This is why the church has a hard time growing in places where America is not seen as "saviors to the world" and an even harder time in places that are antagonistic towards the U.S. "You want to me to replace my culture with that? Ummm, no thanks"

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mom3
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Re: The Culture of the Gospel

Post by mom3 » 18 May 2017, 14:17

The Multigenerational family model is like your doctor setting a weight loss goal for you. It may be a good thing and life sustaining, but your not going to change your eating habits because the doctor said so.


This article was released in 2012. In the past four months I have heard more TBM leaders/families with siblings, children, etc. who have left the church. Our Stake RS President has an agnostic and antagonist daughter who left, likewise her 2nd counselor has daughter whose left. Our RS President has the same. Our Gospel Doctrine teacher, a Relief Society teacher, a former Bishop. The list goes on. Everyone of those people just failed the objective - at least as DHO presents it.

To me the Culture of the Gospel is Love. It's tough. It doesn't fit a mold.

The world was not meant to be Utah.
"I stayed because it was God and Jesus Christ that I wanted to follow and be like, not individual human beings." Chieko Okazaki Dialogue interview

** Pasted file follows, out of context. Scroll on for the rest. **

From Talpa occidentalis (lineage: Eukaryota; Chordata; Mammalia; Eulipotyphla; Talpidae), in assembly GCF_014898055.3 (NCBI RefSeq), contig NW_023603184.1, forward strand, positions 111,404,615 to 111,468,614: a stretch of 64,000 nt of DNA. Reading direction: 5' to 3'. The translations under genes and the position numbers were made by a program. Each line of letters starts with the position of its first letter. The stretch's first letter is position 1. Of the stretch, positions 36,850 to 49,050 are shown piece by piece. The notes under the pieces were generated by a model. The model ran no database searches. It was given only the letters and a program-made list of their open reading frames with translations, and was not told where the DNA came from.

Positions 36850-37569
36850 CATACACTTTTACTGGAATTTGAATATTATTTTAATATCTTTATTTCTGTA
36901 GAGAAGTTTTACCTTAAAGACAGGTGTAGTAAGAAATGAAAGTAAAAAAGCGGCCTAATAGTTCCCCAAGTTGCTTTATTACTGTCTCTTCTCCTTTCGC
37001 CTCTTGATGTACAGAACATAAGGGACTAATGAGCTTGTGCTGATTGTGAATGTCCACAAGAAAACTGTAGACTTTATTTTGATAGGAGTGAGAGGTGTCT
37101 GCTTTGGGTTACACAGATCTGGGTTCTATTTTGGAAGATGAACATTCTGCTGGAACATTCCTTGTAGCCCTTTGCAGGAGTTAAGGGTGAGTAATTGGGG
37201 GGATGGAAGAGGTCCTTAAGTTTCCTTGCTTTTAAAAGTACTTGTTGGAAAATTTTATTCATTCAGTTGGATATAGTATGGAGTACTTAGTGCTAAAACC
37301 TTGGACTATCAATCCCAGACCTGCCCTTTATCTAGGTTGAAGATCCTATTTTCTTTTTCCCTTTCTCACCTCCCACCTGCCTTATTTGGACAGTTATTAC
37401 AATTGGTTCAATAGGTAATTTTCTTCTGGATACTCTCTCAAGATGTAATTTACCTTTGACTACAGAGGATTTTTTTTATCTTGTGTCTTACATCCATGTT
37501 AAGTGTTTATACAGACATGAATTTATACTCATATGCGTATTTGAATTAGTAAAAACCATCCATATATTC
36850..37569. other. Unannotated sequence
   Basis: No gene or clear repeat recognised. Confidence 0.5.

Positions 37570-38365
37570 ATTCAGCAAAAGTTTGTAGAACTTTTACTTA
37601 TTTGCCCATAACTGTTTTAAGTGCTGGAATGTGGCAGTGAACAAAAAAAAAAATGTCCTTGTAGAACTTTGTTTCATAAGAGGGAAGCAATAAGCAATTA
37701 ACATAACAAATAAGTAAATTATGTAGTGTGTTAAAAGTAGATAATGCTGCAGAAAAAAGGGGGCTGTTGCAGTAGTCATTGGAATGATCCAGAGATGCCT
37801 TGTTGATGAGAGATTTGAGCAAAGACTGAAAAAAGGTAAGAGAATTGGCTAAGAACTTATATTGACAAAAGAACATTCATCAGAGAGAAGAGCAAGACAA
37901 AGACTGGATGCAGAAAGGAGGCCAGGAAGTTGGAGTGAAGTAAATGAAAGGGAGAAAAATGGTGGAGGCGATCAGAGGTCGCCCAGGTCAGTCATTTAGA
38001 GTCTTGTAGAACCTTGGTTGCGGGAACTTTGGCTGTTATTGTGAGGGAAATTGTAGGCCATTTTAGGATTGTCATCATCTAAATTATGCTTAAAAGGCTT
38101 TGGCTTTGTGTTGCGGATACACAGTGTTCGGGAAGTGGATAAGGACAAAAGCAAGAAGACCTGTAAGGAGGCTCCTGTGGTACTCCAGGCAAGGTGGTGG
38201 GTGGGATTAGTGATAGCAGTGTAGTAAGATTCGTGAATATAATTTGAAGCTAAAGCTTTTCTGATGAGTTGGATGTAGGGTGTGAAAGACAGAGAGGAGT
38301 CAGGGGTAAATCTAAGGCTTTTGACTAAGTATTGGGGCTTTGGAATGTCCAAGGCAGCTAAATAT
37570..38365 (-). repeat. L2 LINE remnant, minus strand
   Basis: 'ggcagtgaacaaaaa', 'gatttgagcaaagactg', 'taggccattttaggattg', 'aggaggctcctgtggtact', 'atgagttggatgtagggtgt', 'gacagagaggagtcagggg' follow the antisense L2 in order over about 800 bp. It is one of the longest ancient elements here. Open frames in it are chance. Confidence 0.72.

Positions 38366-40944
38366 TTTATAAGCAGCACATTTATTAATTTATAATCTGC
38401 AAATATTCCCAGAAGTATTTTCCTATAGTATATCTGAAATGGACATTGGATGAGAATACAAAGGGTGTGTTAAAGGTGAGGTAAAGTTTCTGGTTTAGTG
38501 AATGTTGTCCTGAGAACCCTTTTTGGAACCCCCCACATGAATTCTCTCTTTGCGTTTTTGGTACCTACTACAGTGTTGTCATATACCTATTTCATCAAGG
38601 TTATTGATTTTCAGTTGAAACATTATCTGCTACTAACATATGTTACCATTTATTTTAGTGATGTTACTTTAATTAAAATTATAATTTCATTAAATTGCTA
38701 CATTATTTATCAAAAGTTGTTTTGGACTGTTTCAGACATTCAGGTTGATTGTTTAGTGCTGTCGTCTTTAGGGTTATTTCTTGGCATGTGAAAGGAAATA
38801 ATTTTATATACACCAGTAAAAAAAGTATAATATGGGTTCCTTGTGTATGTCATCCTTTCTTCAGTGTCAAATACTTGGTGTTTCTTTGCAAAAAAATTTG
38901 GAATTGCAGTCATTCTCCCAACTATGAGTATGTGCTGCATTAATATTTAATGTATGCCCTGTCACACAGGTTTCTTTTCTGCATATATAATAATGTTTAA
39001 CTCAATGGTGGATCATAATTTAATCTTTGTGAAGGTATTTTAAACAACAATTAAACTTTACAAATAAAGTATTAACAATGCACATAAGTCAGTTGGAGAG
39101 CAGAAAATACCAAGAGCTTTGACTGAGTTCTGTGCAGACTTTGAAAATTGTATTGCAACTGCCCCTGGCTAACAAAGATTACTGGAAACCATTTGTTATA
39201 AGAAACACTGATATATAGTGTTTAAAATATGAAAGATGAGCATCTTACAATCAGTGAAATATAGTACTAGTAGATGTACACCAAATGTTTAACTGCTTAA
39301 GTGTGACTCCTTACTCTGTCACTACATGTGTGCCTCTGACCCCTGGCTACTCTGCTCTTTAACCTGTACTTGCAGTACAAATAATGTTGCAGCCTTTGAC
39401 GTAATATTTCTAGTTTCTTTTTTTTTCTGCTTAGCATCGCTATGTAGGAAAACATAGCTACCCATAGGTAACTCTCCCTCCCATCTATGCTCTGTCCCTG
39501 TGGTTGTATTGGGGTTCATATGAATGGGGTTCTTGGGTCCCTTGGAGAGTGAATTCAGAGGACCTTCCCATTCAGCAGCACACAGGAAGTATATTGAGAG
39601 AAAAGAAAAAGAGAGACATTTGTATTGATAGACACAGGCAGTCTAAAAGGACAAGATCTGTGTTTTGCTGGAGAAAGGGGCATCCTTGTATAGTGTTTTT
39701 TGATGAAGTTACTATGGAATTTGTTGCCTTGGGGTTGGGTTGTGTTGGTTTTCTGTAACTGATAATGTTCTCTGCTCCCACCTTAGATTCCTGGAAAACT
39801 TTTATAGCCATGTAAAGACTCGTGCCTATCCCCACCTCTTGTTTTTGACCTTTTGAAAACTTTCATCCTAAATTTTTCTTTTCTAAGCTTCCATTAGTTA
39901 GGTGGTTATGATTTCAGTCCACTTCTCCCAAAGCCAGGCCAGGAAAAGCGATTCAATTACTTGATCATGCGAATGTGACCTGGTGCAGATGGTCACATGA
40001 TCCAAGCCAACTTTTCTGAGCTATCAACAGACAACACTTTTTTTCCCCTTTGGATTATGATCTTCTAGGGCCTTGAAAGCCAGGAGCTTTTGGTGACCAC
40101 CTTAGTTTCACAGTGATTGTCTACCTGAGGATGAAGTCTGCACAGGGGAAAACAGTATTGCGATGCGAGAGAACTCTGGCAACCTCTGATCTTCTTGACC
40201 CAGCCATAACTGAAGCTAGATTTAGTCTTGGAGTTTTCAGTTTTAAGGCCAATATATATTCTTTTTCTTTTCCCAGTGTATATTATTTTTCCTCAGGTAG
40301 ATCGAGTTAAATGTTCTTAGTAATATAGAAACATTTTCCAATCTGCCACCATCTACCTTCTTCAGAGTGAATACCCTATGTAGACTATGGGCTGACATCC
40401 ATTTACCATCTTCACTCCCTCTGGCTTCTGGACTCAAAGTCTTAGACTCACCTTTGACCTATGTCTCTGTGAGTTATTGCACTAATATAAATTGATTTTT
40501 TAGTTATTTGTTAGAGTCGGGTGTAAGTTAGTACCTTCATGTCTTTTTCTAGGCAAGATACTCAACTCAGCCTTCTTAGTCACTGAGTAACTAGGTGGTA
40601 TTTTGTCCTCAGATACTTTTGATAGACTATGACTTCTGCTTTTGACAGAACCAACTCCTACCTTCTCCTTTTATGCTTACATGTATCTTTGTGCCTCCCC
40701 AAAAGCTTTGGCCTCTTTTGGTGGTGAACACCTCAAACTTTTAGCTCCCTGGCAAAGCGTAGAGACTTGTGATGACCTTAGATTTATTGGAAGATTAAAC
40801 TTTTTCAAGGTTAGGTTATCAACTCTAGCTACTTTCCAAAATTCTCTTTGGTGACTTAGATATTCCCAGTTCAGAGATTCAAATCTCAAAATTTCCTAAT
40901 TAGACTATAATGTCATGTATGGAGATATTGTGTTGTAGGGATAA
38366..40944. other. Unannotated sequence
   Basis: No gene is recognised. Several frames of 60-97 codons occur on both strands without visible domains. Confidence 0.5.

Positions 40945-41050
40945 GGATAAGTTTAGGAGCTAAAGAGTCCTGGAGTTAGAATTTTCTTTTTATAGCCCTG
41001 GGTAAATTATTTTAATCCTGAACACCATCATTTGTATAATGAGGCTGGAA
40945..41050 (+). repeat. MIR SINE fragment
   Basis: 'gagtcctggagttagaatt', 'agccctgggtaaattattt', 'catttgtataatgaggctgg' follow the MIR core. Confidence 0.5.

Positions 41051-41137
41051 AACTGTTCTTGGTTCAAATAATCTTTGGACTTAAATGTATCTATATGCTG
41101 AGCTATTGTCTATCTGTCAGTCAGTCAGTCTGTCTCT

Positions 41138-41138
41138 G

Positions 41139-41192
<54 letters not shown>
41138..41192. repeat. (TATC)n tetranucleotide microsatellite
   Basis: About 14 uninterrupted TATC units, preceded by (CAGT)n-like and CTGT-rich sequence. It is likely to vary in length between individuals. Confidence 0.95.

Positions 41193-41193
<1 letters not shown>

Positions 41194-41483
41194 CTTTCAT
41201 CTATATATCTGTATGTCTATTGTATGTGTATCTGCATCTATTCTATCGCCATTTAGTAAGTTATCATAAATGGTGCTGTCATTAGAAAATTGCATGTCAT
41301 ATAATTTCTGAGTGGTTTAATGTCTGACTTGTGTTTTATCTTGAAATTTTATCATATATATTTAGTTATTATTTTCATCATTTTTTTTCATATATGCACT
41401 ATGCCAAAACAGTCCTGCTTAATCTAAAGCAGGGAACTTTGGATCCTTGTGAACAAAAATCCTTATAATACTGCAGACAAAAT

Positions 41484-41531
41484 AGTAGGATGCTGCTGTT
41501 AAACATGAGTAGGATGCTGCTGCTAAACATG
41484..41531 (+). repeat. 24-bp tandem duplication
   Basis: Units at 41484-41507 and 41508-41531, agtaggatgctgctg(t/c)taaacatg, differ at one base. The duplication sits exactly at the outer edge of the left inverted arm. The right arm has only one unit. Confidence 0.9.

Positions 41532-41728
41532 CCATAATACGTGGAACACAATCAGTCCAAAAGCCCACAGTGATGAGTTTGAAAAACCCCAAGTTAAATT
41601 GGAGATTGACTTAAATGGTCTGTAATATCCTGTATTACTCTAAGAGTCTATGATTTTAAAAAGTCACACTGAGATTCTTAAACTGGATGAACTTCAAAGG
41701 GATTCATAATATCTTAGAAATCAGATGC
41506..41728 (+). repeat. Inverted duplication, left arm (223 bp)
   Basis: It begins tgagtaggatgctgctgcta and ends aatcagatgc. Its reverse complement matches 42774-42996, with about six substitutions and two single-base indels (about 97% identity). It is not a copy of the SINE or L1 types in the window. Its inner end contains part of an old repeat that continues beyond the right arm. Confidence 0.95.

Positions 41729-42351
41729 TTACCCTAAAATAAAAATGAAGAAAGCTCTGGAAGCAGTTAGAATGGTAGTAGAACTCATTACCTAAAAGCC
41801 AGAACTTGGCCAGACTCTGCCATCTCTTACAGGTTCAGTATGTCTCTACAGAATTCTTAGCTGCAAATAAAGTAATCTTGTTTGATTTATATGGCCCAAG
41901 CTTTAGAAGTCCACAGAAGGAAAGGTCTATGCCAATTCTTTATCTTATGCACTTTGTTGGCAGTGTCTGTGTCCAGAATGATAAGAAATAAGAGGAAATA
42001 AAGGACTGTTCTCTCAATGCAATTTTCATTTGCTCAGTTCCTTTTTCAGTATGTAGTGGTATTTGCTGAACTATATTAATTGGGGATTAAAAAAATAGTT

"I am coming to envision a new persona for the Church as humble followers of Jesus Christ....Joseph and his early followers came forth with lots of triumphalist rhetoric, but I think we need a new voice, one of humility, friendship and service. We should teach people to believe in God because it will soften their hearts and make them more willing to serve." - Richard Bushman

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Heber13
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Re: The Culture of the Gospel

Post by Heber13 » 19 May 2017, 10:23

SilentDawning wrote:
18 May 2017, 06:05
specific practices as that are not in harmony with the gospel (such as paying a price for a bride that delays marriage and encourages sexual activity outside marriage).
...so...when Johnny Lingo paid 8 cows for Mahonna (rescuing her from a dad dad that yells..."Mahonna, you ugly! Come here!")...would the church think that is more the true culture to pay for wives without having sex outside marriage???? :?
SilentDawning wrote:
18 May 2017, 06:05
It's not about your church activity -- it's about the happiness of your life. This means your family life, your personal life, your leisure time, your mental health, your professional life, your comfort level when financial calamity strikes, etcetera. Why does it have to be about the church all the time?????? Happiness is the object and design of our whole EXISTENCE, not church activity as the epicenter of happiness.
I think these are pretty good questions, SD. I just can understand that many in the church see that following the prophet is the way to get that personal happiness, that through church activity, members grow to understand how to live gospel principles that help them find the happiness they are seeking, and that makes for financial, family, mental and all areas of life to be in balance. It is just how they see it.

They see the church as the vehicle to get them to that destination, and so they talk about it that way. They aren't necessarily wrong.